Because I am not an expert in astrology, I feel unqualified to judge something that has been around since the Babylonians developed the first horoscopes 2,400 years ago. That said, general descriptions of behavior and predictions of future events – as astrology is most commonly consumed as a form of popular entertainment – is very different from Personality Type in important ways.

There is an almost infinite number of different type descriptions available, written by people with varying levels of expertise. But the overwhelming majority are based on type theory. So, the behaviors they describe – how people get energized, how they take in information, how they make decisions, and how they organize their lives – are all central characteristics of human beings. Hence, a well-thought out, well-written type description contains pretty concrete, differentiated behaviors. Take extraversion and introversion, for example: “Am I more outgoing or reserved?” Most people can fairly easily identify which one of these statements is truer for them. In my experience administering type assessments to tens of thousands of people, about 85-90% feel that the full description of their type is fairly, or extremely accurate.

8. They say “opposites attract.” Is this true for people with very different personality types, and if so, is it a good thing?

In writing our book Just Your Type, my co-author Barbara Barron and I conducted the most comprehensive research to date, which examined Type and romantic relationships. We were most interested in discovering the most common sources of satisfaction as well as the most frequent causes of conflicts for couples of each type combination.

There were four components to the research: interviews with therapists who specialized in working with couples; an extensive multiple-choice questionnaire completed by 2,500 individuals; an open-ended thirteen-item questionnaire designed to collect anecdotal data completed by 750 people; in-depth telephone interviews with hundreds of couples.

We found that opposites are, in fact, often attracted to one another. The reason seems to be that we see a quality in another person that we don’t possess ourselves and – unconsciously – believe that if we were with this person, we would have more of that quality. For example, an Extravert may be attracted to an Introvert because she seems serene, calm, independent and focused. While the Introvert may be attracted to an Extravert because he seems so easy-going, comfortable with people, and fun to be with. This is not to say that attraction to someone very different always works out.

Our research revealed that the more similar people were to their partners, the more satisfied they were with their relationships. Fifty-two percent of those who were satisfied described themselves as “similar” to their partners, compared with only 22% who said they were satisfied, but described themselves as “different” from their partners.

9. I hear people talk about Type, but also about “Temperament”…are they the same thing, and if not, what’s the difference?

When we talk about the Jung/Myers model of Personality type (most often associated with the Myers and Briggs personality system), we’re referring to 16 distinctly different personality types (ESTJs, INFPs, etc.). When people refer to “Temperament,” they are referring to four different groups, which I think of as four different “human natures.” Temperament – largely the work of psychologist David Keirsey – is very helpful because it informs each person’s core values, key motivators and preferred communication style.

Because there are only four temperaments (as opposed to 16 personality types), it is often used as a shorthand way to understand ourselves and others. I have always found Type and Temperament to be equally important and completely complementary theories. In our books, we label the four temperaments: “Traditionalists,” “Experiencers,” “Conceptualizers” and “Idealists.”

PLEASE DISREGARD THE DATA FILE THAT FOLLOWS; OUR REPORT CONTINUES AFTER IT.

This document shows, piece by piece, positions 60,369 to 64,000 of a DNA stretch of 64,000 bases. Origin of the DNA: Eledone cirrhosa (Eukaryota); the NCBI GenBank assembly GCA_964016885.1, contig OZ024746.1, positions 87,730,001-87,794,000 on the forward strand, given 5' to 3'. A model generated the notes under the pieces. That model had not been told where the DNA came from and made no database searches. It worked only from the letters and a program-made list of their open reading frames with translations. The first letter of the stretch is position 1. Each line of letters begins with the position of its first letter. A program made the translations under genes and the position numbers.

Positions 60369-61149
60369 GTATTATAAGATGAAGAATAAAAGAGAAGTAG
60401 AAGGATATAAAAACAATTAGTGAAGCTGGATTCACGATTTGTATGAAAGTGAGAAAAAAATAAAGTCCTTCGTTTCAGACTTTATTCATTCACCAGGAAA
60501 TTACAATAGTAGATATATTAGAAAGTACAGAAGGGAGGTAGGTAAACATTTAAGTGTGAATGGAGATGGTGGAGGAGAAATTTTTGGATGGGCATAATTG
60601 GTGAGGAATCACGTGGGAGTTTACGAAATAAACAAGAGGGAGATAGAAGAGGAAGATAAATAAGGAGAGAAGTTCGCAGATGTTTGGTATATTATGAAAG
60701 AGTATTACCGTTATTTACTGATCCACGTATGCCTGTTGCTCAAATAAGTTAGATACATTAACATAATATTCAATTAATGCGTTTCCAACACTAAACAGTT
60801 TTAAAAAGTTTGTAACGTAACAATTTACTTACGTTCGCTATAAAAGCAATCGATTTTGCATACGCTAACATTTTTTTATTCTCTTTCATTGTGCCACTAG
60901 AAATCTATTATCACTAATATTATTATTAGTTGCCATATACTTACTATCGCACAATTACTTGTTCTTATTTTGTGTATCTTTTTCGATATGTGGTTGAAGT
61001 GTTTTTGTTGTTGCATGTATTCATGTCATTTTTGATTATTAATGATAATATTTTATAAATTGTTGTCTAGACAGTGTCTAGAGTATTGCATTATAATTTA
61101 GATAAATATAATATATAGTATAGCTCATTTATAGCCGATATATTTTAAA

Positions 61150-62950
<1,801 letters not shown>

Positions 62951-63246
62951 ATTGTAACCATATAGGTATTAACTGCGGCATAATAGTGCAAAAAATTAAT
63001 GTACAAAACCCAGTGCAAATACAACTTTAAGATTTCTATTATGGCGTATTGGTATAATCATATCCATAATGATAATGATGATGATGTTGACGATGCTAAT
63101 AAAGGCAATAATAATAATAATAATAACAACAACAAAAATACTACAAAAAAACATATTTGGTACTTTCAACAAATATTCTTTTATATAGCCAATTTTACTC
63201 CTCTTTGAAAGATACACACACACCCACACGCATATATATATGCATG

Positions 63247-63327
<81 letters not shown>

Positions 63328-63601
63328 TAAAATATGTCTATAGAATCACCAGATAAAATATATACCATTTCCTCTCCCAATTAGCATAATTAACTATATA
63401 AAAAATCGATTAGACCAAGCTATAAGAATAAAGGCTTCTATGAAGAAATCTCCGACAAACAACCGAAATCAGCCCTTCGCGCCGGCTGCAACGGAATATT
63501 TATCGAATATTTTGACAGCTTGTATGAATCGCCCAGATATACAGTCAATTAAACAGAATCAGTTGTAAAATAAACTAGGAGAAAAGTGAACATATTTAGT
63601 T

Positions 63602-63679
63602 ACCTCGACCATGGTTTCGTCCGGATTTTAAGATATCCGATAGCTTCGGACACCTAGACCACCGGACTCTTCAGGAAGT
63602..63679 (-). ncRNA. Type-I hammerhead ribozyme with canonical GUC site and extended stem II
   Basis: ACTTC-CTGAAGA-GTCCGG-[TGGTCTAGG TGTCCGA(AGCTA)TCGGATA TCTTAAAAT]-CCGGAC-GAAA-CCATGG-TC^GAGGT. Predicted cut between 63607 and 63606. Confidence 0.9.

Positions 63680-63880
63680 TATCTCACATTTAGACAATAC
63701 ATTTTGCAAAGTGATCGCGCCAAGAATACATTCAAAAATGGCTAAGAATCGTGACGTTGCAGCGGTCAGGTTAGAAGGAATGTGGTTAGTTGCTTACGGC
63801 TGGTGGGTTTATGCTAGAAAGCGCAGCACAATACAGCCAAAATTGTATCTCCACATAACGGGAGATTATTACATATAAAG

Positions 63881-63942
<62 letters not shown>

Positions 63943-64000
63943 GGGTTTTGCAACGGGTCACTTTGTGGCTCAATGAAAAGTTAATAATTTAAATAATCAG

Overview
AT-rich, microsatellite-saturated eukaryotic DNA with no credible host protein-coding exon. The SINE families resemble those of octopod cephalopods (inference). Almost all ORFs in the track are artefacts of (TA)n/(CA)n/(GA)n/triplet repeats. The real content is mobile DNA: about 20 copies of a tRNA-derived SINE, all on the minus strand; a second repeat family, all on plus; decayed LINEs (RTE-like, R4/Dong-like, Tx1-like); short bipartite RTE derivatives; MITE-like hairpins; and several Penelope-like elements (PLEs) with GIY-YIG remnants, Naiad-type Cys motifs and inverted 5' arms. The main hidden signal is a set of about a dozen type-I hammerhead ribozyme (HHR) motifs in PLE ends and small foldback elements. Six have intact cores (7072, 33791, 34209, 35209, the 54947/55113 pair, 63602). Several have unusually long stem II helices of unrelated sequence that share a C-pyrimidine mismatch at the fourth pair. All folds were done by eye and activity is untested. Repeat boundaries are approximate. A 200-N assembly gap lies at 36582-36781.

There are four types associated with each temperament. So, while knowing one’s temperament can provide great insights, knowing one’s type can provide even deeper, more valuable information.

10. I know that type is used to help people understand and communicate better, but what are some of the more unusual applications?

It is reported that Type is used by 89% of the Fortune 100 companies. The most common business applications are to improve communication between managers and their direct reports, improve team productivity, and reduce interpersonal conflicts.

I’ve spent my career applying Type in these, as well as less conventional ways such as helping people make more satisfying career choices (Do What You Are), and better understand their children (Nurture by Nature), their spouses (Just Your Type), and each other (The Art of SpeedReading People).

I’ve also spent years studying how Type affects people’s health. In five studies with over 50,000 subjects, my research showed a strong correlation between Type and several health risk factors including: smoking, alcohol abuse, anxiety, depression, poor nutrition, sleep issues, lack of exercise and stress. My research – all published in peer-reviewed journals – also showed how some types are much more medication adherent than others.

My application of Type which many people find most intriguing is my work as a jury consultant assisting trial attorneys select, understand, and communicate with juries in high-profile civil and criminal cases. This work, which also involved significant research, revealed how jurors’ personality types can predispose them to favor one side or the other – before ever hearing any evidence.

Paul Tieger

Paul D. Tieger is the Founder and CEO of SpeedReading People, LLC. He is an internationally recognized expert on – and author of five breakthrough books about – personality type including The Art of SpeedReading People and the one-million copy best-seller Do What You Are.
A jury consultant for twenty-five years, Paul pioneered the use of Personality Type to help trial attorneys understand and communicate with jurors and has worked on dozens of high profile civil and criminal cases including the first physician-assisted suicide trial of Dr. Jack Kevorkian. Paul holds a BS degree in Psychology and an MS in Organizational Behavior.

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About the Clinical Reviewer

Steven Melendy, PsyD., is a Clinical Psychologist who received his doctorate from The Wright Institute in Berkeley, California. He specializes in using evidence-based approaches in his work with individuals and groups. Steve has worked with diverse populations and in variety of a settings, from community clinics to SF General Hospital. He believes strongly in the importance of self-care, good friendships, and humor whenever possible.

Comments

Linda Rose (not verified) says...

Great idea to present these 10 questions that cover many aspects and demonstrate practical and theoretical applications. You are one of the first people I met at confences (late 1990s) . I've enjoyed all your books and, as an ENFJ, especially "Just Your Type"!